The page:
Recovering from repeat sprint activity and elite Australian football training and competition: do compression garments help?

Gallaher, Emma Louise (2012) Recovering from repeat sprint activity and elite Australian football training and competition: do compression garments help? PhD thesis, Victoria University.


Elite athletes constantly search for the edge over their opponent (Applegate and Grivetti 1997). Indeed, athlete training and competition schedules have resulted in a need to fully recover rapidly from such sessions (Dawson, Gow et al. 2005; Cormack, Newton et al. 2008a; Cormack, Newton et al. 2008b; Elias, Varley et al. 2012; Elias, Wyckelsma et al. 2012; Mooney, Cormack et al. 2012). To overcome the stressors from training and competition, sports compression garments which offer low levels of compression, are commonly used to enhance recovery due to their ease of use, accessibility and affordability. Although a substantial body of research exists investigating compression garment use after a variety of exercise stimuli (Kraemer, Bush et al. 1998a; Kraemer, Bush et al. 1998b; Kraemer, Volek et al. 2000; Kraemer, Bush et al. 2001a; Kraemer, Bush et al. 2001b; Chatard, Atlaoui et al. 2004; Kraemer, French et al. 2004; Duffield and Portus 2007; Duffield, Edge et al. 2008; French, Thompson et al. 2008; Montgomery, Pyne et al. 2008a; Montgomery, Pyne et al. 2008b; Davies, Thompson et al. 2009; Duffield, Cannon et al. 2010; Jakeman, Byrne et al. 2010b; Jakeman, Byrne et al. 2010a; Kraemer, Flanagan et al. 2010; De Glanville and Hamlin 2012), their influence on perceptual, biochemical and performance recovery after actual team sport training and competition, where physical contact is a key component, is lacking. Further, the positive physiological actions of compression garments have mostly been established using a medical style garment, which typically exert a greater volume of compression, in clinical settings. Recent research has sought to determine performance, perceptual and physiological differences when wearing compression garments during exercise that offer varying levels of compression, where the level of compression (low, medium, or high) made no difference to performance or physiological measures (Ali, Creasy et al. 2011; Dascombe, Hoare et al. 2011). It remains unknown if differences in recovery, where the garment is worn exclusively post exercise, would occur between a sports (low level of compression) and medical (high level of compression) style garment in team sport scenarios. Thus this thesis investigated the influence of wearing compression garments on perceptual, biochemical and performance variables following repeat sprint exercise on consecutive days in recreationally trained individuals (Chapter 4); following elite Australian football (AF)training (Chapter 5) and competition (Chapter 6). It also included a comparison between a sports (Spo) and medical (Med) style compression garment. A magnitude based effects approach, using effect sizes and the smallest worthwhile change was used to analyse treatment effects.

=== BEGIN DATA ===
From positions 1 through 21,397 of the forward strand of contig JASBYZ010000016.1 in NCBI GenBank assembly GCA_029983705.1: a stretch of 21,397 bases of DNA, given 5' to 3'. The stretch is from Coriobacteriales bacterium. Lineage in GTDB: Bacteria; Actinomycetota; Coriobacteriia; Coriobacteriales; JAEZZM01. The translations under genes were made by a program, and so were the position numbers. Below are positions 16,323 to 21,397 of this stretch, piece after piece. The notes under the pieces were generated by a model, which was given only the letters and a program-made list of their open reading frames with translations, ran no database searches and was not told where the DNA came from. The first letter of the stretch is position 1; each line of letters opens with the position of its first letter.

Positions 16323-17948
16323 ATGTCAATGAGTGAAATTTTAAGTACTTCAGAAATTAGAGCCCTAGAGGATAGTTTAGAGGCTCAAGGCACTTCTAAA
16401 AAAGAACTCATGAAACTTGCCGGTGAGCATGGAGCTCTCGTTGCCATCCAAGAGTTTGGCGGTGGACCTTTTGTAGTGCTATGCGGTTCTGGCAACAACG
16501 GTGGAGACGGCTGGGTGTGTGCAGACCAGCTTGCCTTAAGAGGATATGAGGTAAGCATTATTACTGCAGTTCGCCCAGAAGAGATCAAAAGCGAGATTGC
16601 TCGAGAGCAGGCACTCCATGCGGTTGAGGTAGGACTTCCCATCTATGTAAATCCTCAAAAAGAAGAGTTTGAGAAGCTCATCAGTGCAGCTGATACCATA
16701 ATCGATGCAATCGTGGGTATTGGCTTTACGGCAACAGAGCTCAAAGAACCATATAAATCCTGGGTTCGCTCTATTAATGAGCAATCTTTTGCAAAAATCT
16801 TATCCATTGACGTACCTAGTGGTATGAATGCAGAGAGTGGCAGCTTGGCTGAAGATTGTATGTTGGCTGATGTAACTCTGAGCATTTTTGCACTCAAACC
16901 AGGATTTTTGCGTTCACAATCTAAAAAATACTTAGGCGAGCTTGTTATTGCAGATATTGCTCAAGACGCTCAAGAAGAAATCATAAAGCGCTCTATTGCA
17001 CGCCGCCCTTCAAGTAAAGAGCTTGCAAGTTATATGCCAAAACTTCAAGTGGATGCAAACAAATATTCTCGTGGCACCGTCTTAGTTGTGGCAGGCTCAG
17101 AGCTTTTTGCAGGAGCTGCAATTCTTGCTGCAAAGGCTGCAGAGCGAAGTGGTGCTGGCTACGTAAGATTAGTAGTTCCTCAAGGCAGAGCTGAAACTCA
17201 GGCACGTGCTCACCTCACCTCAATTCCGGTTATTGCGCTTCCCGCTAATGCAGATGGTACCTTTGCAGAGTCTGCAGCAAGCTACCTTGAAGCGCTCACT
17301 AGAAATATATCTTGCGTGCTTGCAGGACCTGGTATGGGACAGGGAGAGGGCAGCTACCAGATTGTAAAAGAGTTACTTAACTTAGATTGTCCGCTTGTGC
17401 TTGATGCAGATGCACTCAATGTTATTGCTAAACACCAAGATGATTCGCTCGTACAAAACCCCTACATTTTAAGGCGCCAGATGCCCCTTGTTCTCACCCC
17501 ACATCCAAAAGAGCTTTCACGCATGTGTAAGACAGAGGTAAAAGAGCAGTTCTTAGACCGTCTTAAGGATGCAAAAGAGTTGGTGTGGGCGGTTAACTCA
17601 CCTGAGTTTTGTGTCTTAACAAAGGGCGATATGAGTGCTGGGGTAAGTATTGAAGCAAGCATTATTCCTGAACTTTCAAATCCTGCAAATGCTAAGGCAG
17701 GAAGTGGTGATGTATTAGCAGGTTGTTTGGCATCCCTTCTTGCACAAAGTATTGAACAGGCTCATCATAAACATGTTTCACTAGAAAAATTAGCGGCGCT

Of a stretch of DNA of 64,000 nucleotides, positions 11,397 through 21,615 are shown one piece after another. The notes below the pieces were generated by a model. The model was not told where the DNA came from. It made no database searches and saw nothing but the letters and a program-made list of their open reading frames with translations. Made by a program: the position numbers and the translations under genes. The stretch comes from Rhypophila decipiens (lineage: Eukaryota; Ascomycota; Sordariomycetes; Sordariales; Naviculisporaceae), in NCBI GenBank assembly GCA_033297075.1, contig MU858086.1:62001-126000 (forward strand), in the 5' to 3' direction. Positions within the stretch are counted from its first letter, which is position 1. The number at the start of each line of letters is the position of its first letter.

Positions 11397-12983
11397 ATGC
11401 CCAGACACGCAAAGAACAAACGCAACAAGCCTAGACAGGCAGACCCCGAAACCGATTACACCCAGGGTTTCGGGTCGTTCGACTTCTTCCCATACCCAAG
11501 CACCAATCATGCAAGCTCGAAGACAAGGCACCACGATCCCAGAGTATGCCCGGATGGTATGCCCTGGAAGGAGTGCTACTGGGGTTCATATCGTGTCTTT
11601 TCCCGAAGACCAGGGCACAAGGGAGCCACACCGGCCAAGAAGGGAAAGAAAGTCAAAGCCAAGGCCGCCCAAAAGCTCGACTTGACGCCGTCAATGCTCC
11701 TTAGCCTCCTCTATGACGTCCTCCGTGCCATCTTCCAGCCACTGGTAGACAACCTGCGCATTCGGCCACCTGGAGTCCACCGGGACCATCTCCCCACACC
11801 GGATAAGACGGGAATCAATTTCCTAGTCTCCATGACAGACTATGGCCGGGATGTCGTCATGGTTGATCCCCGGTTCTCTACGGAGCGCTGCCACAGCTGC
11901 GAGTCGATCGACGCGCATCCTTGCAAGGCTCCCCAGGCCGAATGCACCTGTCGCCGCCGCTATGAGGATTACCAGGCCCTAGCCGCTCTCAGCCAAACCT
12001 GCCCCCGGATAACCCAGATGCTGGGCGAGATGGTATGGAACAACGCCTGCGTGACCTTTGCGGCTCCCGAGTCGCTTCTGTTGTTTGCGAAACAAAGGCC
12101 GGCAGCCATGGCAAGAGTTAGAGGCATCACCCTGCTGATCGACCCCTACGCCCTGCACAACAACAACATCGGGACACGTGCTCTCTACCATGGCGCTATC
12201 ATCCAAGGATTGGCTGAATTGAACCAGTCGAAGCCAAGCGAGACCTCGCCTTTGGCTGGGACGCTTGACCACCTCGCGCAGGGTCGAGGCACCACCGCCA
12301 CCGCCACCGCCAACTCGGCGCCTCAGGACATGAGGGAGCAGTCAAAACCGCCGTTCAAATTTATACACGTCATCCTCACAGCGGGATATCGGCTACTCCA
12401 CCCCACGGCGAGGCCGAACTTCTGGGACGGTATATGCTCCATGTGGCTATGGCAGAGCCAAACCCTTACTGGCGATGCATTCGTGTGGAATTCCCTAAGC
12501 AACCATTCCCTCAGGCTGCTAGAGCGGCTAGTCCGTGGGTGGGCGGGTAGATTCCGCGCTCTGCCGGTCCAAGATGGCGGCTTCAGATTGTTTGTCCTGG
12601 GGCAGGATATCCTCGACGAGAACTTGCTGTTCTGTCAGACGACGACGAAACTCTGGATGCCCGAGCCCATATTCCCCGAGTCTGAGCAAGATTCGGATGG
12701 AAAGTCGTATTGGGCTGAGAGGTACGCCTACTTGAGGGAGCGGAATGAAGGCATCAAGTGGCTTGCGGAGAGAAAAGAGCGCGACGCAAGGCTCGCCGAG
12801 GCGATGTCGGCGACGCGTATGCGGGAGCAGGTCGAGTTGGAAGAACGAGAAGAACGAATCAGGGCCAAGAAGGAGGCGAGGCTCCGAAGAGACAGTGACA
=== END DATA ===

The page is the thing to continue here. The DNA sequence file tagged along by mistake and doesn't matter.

Item type Thesis (PhD thesis)
Subjects Historical > FOR Classification > 1106 Human Movement and Sports Science
Historical > Faculty/School/Research Centre/Department > School of Sport and Exercise Science
Keywords elite Australian football, fatigue, muscle damage, muscles, injury, injuries, recovery, placebo, sprints, medical and sports compression garments, high intermittent exercise performance, intense exercise, raw plasma, myoglobin, values, athletes, Australia
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